With the onset of artificial intelligence and automation, the demand for a highly-skilled workforce dedicated to continued learning is growing. Though these tech tools have vast capabilities, employees need specific skills in order to engage with this emerging technology effectively. But many simply do not possess the necessary knowledge: according to a new report from Deloitte Insights, there could soon be too few college graduates to fill the over six million currently vacant jobs—52 percent of employers say they consistently can't fill open positions. The skills gap is real, and it's widening. Increasingly, organizations need individuals who are able to learn quickly and who are adaptable to outside factors like emerging technology. In today's skills economy—where employees' existing knowledge and their ability to gain new skills are their biggest assets—a lifelong effort to learn new technical, social and managerial skills is a required reality. In partnership with Cornerstone OnDemand, the Institute for the Future unveiled a Future Skills Map highlighting the capabilities that modern workers will need to thrive in an ever-changing, fast-paced, tech-focused work environment. Below are five of the 15 skills outlined in the map that you can already nurture in employees today, and advice for empowering employees to attain them: 1) Get [Course] Credit for Everything To ensure career growth, employees shouldn't rely on existing skills alone. Lifelong learners never stop developing, always getting credit for every new skill they develop, and using those credits to propel themselves along their career paths. Hiring managers can identify individuals who have pursued relevant courses, certifications or made other efforts to learn, and reward them. For example, before looking outward to fill open positions, consider candidates internally who have prioritized gaining new skills. Seeing their colleagues grow will also motivate other employees who may have been complacent in the past. 2) Upgrade Your Digital Fluency Robots aren't replacing humans any time soon, but there's no denying that automation is changing employees' roles. By 2020, companies will spend $150 billion on artificial intelligence, $83 billion on robots and $70 billion on AI-based systems—lifelong learners aren't afraid of this; they embrace it as an opportunity to develop their skills. Managers should help employees more wary of automation focus on ways the technology can simplify their work lives by demonstrating how AI can help them. In the healthcare space, for example, AI now plays a growing role in digitally verifying insurance coverage information, reducing the need for manual calls and freeing up office managers' time to take on important projects, like pricing new technology for the office. 3) Connect the Dots to Make Change Thanks to increased mobility and connectivity, the modern workforce is dispersed. Because of this, insight into everyone's tasks and projects can be a challenge. Lifelong learners make a consistent effort to understand what their colleagues work on—it's the only way to gain a full picture of overall organization goals and help fill gaps that appear. Empower employees, especially leaders, to better understand how their own teams, and other teams across the company, function. This may require bringing on new technology. To connect the dots for its workforce, plumbing-product manufacturing company Kohler implemented a new talent management system across all of its business units. This solution gave leadership deeper insight into employees' roles, skills and team structures. 4) Grow Your Multicultural Dexterity Diversity today means more than different genders, races or religions—it's now about uniqueness of experience, and how these experiences shape individuals and their workforce interactions. Lifelong learners are not afraid to work in unfamiliar situations or with new people, and can quickly and appropriately shift their mindsets and approaches depending on the environment they're working. This skill doesn't come easily to all. Improve employees' multicultural dexterity by challenging them with new environments. Does your organization span multiple offices? Encourage employees to travel between them and interact with colleagues they don't see every day. 5) Grow Caring at the Core Even in the age of automation and AI, humanness is essential in the workforce because it determines how machines are programmed, and how the insight they gather is applied on the job. Empathy is an intrinsic characteristic of lifelong learners because the ability to reflect is key for growth. For others, empathy can be a learned skill. Building empathy should be an ongoing practice in every organization. Open, respectful conversations that address biases and opinions are one way to start. Self-discovery training programs that help individuals assess their own personality types and psychological needs can also help employees better understand themselves before they attempt to understand others. Creating a culture that celebrates lifelong learning and inspires employees to achieve more will only work if the organization's leaders make it a priority. When developing a learning strategy, organizations would do well to remember that just as consumers have expectations of the brands they engage with, employees also expect a great deal from the companies that employ them. The onus is on organizations to deliver the kinds of learning experiences employees now crave—personalized, on-demand and holistic. Photo: Creative Commons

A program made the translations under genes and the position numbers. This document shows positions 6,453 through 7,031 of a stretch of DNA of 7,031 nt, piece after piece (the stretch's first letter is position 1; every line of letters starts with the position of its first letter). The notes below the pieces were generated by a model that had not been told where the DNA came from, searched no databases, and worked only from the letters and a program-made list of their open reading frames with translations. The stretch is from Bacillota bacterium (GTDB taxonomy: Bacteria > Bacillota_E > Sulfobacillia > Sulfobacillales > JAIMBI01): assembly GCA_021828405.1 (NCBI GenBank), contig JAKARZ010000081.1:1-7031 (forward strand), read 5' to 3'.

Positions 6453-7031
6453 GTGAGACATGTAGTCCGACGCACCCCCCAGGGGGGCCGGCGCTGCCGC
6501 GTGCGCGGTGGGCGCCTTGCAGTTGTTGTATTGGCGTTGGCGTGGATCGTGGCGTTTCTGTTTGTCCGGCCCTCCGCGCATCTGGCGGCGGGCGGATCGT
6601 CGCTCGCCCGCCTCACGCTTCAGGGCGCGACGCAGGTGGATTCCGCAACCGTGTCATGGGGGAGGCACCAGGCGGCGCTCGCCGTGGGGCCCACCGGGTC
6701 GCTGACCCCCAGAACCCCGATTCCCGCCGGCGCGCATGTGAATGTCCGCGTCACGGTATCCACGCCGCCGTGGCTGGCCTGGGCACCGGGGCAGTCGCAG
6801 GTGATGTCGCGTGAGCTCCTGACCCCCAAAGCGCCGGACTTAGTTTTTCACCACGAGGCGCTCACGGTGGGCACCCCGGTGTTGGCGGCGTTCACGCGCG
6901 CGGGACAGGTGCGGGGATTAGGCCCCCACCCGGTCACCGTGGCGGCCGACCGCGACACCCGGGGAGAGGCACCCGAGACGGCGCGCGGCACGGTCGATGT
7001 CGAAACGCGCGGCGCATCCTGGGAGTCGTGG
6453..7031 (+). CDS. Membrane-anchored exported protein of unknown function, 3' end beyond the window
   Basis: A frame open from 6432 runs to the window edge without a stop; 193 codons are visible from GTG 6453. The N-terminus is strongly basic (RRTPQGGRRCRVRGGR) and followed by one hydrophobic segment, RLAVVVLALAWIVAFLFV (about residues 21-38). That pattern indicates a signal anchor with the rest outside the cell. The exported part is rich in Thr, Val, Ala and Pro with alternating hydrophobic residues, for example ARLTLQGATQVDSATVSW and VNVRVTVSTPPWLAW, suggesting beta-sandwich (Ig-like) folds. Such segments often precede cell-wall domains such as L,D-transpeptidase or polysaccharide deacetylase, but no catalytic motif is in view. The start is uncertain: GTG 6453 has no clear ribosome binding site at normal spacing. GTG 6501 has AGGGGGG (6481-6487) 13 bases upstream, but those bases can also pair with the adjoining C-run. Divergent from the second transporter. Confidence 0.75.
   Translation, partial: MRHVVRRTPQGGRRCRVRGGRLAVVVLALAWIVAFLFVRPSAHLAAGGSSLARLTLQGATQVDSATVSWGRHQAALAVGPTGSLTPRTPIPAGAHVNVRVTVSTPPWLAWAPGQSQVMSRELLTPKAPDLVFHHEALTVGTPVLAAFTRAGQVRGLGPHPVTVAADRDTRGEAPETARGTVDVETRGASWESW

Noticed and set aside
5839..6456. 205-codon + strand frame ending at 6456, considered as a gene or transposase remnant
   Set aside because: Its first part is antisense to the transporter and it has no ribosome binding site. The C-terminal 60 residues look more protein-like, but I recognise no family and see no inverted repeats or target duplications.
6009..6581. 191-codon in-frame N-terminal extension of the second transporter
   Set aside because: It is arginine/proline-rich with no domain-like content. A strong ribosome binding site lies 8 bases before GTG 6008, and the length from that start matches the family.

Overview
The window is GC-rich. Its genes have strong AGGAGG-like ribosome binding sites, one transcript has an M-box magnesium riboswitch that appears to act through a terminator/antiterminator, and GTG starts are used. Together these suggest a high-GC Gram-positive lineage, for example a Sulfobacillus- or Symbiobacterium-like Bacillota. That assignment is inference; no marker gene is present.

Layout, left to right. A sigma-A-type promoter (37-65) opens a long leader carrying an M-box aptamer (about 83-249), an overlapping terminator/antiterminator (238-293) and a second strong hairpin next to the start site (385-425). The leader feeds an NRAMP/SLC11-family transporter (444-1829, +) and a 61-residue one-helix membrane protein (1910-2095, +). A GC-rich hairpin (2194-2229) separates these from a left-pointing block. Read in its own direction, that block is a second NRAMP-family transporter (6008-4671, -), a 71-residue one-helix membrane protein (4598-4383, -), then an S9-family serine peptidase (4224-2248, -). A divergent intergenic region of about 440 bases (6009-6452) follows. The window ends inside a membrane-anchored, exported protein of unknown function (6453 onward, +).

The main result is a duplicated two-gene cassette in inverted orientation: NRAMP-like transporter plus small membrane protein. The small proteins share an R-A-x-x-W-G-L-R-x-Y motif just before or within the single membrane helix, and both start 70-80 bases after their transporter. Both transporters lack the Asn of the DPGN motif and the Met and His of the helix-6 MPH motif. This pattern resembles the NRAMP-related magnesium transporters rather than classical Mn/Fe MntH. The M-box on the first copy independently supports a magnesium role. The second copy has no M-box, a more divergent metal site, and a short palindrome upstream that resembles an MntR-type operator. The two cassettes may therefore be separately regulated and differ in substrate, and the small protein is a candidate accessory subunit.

Use Skill Adjacencies to Upgrade Reskilling Efforts